Sir Paul McCartney has announced the creation of a new Beatles song with the help of AI. Using a technique called “stem separation,” the technology was employed to isolate John Lennon’s voice from an old demo.

Although the title of the song has not been released, experts believe it is Lennon’s unfinished work, “Now and Then.” Peter Jackson used similar AI tools to separate the Beatles’ voices from background noise for his documentary “Get Back.”

When it came to making what Sir Paul McCartney called “the last Beatles record,” he said, “We were able to take John’s voice (from an old audio cassette) and get it pure through this AI. So then, we could mix the record as you would normally do… So there’s a good side to it and a scary side — and we’ll just have to see where that leads.”

Don’t confuse this headline as having anything to do with ChatGPT or Generative AI or any other “groundbreaking” AI technology. Stem separation has been around for quite a while. If you’re wondering what stem separation actually means, here’s a visual metaphor for music mixing:

Imagine you start with two pitchers: one filled with red liquid, the other filled with blue. You mix them together to get a pitcher filled with purple liquid. (That’s the finished mix.) Is there any way to separate the pitcher of purple liquid into its original red and blue pitchers (stems)? For audio recordings, the answer is yes. Here’s a short list of tools you can use (and there are dozens more):

  • iZotope RX10 (or RX9)
  • Lalal
  • XTRAX Stems
  • fadr
  • VirtualDJ

I’m not endorsing any of the above, but I have used the iZotope suite for years and the tools are amazing. I’ve also used Lalal to separate voice overs from background music and background noise, and it works as advertised.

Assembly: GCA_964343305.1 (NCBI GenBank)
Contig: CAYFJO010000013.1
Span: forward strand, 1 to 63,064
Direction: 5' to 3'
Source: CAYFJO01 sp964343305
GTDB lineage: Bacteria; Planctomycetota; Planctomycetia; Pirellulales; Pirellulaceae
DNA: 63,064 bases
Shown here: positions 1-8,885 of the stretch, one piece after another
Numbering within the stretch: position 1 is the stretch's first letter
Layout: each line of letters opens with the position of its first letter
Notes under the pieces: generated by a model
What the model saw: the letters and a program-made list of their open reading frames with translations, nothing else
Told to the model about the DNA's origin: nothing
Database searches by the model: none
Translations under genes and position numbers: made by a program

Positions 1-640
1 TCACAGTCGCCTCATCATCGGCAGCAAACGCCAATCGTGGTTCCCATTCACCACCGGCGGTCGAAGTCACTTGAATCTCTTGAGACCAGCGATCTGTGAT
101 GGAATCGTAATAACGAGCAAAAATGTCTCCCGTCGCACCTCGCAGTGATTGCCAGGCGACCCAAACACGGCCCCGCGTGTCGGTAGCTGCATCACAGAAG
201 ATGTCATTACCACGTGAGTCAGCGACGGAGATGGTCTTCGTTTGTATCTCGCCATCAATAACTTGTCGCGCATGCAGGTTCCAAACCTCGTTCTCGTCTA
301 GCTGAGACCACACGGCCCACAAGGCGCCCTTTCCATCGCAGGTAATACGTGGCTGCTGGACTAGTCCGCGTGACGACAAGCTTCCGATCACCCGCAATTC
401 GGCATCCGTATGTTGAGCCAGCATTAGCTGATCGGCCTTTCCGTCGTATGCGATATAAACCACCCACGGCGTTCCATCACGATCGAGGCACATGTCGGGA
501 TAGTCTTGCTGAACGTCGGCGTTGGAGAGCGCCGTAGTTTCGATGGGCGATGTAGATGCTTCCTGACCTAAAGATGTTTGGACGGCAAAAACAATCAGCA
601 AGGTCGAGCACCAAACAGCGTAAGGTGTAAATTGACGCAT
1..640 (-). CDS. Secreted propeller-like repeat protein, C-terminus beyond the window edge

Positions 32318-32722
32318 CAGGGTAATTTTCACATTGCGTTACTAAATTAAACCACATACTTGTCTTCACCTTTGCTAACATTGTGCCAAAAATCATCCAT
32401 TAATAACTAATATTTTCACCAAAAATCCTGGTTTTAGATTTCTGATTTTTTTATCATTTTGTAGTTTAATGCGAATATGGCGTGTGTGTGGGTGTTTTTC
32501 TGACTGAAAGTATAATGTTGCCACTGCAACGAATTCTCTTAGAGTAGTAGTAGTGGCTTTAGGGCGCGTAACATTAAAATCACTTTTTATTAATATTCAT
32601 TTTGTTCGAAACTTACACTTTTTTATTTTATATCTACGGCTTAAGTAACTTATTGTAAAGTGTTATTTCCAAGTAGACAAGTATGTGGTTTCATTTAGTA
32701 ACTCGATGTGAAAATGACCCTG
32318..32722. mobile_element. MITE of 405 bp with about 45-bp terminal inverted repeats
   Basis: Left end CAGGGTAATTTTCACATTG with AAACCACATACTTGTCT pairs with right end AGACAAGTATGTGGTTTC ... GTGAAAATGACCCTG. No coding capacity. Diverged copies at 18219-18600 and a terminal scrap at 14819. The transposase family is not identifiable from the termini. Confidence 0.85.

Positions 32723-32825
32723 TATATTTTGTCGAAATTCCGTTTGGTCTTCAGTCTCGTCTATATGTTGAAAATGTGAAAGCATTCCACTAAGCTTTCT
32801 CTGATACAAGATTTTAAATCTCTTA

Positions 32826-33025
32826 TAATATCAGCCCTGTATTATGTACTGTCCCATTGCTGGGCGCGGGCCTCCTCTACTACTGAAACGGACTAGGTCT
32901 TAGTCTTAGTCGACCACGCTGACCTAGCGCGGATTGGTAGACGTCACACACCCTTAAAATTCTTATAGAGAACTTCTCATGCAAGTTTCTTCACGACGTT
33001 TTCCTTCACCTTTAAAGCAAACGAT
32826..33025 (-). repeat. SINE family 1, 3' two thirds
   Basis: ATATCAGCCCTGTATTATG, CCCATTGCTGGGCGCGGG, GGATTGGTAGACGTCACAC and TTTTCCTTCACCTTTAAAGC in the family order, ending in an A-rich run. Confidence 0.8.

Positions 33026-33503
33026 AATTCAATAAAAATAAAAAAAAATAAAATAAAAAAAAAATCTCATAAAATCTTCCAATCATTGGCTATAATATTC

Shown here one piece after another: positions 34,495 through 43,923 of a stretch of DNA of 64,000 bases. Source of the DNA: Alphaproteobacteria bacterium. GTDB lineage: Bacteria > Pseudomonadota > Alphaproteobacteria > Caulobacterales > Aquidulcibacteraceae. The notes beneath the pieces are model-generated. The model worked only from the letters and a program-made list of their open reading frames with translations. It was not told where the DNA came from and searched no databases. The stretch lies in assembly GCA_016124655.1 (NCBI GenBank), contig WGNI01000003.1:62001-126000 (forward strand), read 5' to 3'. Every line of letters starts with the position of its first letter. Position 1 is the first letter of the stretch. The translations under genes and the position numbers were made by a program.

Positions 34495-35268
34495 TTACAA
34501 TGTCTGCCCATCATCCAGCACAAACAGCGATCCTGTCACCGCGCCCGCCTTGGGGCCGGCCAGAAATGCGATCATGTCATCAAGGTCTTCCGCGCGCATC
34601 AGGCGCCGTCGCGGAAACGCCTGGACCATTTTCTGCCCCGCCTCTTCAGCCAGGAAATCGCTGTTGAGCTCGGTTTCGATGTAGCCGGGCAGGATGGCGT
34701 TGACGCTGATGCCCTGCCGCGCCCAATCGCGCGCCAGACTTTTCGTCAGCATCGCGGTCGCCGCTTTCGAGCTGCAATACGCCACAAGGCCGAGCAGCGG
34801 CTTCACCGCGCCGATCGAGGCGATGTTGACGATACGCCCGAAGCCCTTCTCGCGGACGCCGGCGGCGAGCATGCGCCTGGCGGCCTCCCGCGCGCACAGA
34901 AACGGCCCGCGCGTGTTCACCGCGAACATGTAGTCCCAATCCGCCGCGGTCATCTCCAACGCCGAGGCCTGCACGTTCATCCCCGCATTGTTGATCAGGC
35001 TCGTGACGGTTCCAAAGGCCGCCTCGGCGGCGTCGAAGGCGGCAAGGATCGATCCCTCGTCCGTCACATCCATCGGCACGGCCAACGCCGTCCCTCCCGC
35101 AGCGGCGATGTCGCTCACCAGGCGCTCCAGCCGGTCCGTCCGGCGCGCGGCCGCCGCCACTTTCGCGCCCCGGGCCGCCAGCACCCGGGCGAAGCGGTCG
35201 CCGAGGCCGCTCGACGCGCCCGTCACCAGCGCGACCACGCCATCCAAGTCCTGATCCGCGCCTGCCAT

If you want to learn more about the power of narrow-focused AI in the context of generative AI applications or autonomous agents, sign up for our free online course, Generative AI for Execs.

Author’s note: This is not a sponsored post. I am the author of this article and it expresses my own opinions. I am not, nor is my company, receiving compensation for it.

About Shelly Palmer

Shelly Palmer is the Professor of Advanced Media in Residence at Syracuse University’s S.I. Newhouse School of Public Communications and CEO of The Palmer Group, a consulting practice that helps Fortune 500 companies with technology, media and marketing. Named LinkedIn’s “Top Voice in Technology,” he covers tech and business for Good Day New York, is a regular commentator on CNN and writes a popular daily business blog. He's a bestselling author, and the creator of the popular, free online course, Generative AI for Execs. Follow @shellypalmer or visit



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